To one side of the Square is the National Gallery, which has a vast art collection including many fine works by Turner. As with other of London's great museums, The National Gallery makes it easy for families to visit. Visitors will find kid-friendly features such as "Family Sundays" with storytelling and art workshops; "family trails" to follow through the museum (printed, or audio); facilities (for baby changing etc.); holiday workshops and more. Check the website for the latest updates. Plus, the National Gallery is FREE, like so many of London's top museums.
Also very near to Trafalgar Square is the Church of St. Martin's in the Field, known to classical music lovers as the site of many recorded concerts. Free lunchtime concerts are offered regularly. Perhaps one parent can partake of art in the gallery or music at St. Martin's, while the other watches pigeons with the kiddies outside?
Built for built for the year 2000's millennium celebrations, the London Eye soon became an important landmark, thanks to its striking visual appearance on the banks of the Thames. Taking a flight on the giant wheel offers a rare chance to get a birds-eye view in London, a city not known for skyscrapers. (The Eye is the 6th highest structure in town.) See photos of the London Eye, plus tips for visitors.
Shakespeare's plays are not only peerless literature, many of them are also great fun for kids, thanks to scenes with slapstick and plots with mistaken identities. And what better place to see a play by the Bard than in Shakespeare's own Globe Theatre?
Mind you, the original Globe burned down hundreds of years ago, due to some fiery 17th-century special effects during a performance. This new Shakespeare's Globe opened in 1996 and strives to recreate the original as much as possible. The crowd of "groundlings" stand in the yard, just as they did in Shakespeare's day; there are also seats for sale on the ground level and in balconies. (Book ahead!)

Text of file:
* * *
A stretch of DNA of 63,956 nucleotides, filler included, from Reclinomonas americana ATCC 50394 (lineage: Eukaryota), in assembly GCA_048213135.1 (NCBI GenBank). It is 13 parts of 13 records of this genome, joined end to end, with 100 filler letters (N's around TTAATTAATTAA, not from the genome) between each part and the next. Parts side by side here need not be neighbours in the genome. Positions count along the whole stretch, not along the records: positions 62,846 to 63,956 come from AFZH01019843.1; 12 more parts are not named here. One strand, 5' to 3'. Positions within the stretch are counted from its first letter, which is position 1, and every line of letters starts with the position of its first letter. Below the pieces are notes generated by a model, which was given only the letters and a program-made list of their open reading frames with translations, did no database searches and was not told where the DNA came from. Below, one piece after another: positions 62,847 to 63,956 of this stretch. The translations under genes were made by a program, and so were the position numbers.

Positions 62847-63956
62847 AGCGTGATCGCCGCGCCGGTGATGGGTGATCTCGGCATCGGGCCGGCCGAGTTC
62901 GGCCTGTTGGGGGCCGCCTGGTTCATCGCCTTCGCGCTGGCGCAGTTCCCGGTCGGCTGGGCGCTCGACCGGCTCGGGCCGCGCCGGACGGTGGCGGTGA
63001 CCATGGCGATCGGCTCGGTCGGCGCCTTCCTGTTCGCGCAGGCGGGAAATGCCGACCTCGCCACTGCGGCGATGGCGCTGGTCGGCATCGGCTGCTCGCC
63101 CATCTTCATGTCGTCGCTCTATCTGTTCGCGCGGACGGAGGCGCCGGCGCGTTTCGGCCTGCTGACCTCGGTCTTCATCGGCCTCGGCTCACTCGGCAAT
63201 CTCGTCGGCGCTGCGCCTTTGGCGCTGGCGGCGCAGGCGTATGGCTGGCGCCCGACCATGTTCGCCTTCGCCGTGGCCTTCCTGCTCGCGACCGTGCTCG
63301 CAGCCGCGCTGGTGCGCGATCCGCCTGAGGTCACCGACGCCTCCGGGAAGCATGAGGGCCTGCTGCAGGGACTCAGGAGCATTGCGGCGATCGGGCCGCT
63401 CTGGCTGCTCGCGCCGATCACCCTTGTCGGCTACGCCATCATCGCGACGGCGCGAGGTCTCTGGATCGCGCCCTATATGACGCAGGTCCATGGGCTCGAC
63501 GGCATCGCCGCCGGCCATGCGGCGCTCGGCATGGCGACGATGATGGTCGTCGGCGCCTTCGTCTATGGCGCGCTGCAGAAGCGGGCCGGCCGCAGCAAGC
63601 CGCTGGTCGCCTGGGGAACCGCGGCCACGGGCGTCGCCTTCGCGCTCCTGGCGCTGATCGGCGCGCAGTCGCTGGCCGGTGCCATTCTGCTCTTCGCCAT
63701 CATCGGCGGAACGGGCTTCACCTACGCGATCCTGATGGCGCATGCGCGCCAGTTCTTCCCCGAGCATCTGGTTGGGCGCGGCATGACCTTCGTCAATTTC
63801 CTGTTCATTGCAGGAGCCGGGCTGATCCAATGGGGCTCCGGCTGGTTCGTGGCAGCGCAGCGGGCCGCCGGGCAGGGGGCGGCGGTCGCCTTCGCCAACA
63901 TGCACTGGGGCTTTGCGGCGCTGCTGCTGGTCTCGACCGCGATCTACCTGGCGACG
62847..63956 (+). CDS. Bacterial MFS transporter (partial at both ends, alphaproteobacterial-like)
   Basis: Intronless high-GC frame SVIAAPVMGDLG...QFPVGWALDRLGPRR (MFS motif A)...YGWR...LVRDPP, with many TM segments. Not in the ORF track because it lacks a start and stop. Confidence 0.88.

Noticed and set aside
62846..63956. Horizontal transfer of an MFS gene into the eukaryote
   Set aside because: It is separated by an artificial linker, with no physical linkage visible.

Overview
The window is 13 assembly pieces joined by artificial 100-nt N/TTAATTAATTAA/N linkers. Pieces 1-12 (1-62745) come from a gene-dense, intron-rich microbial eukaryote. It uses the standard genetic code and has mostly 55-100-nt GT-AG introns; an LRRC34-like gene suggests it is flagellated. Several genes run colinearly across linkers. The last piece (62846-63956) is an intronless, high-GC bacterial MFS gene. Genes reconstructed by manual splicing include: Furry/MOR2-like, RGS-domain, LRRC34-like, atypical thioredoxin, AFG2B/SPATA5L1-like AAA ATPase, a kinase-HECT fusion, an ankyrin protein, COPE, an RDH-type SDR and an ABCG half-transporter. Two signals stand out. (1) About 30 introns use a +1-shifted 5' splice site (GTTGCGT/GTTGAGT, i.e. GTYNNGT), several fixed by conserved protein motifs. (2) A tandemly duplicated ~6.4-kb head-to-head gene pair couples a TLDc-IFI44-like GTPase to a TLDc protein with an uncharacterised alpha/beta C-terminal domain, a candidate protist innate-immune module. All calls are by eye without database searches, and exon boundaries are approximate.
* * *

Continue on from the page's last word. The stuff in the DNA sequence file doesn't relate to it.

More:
My family loved our Shakespeare's Globe experience. We also sampled Shakespeare outdoors at night in Regent's Park, which is another great way to enjoy a play in London. Read more, and take a photo tour of Shakespeare's Globe.
More London Sightseeing
There is of course much, much more to see in London: Buckingham Palace, Westminster Abbey (pictured above), Covent Gardens, the huge London parks.
Take a self-guided walking tour with the help of a guidebook, or perhaps sign up for an escorted Walking Tour. My son and I took one about Ghosts of London, led by a personable and enthusiastic guide. (If you have young kids and want to do a walking tour, be sure to verify what ages are allowed to participate.)
Day Trip: LEGOLAND Windsor
This theme park, designed for ages two to twelve, makes a nice day trip for families visiting London.
LEGOLAND Windsor is a theme park designed especially for two to 12-year-olds. Even grown-ups can have fun too, of course, but the prime age is from two to ten; kids that age will love everything about the place.
LEGOLAND has rides, including (appropriately tame) coaster and water slide; mazes; live shows; fun zones such as water-squirters; driving school; and Lego creations all around the park, including fabulous collections in Miniland. There, 35M pieces of Lego recreate scenes from Europe: windmills, castles, famous buildings, little moving trains...
To reach the theme park, visitors take a train to Windsor and then a shuttle bus. Also at Windsor is Windsor Castle --an official residence of Her Majesty-- and Eton College. Allow an entire day to visit LEGOLAND, plus time to stroll around Windsor afterward.
Note that Legoland is closed in winter months. Take a PHOTO TOUR of Legoland, with visitor tips.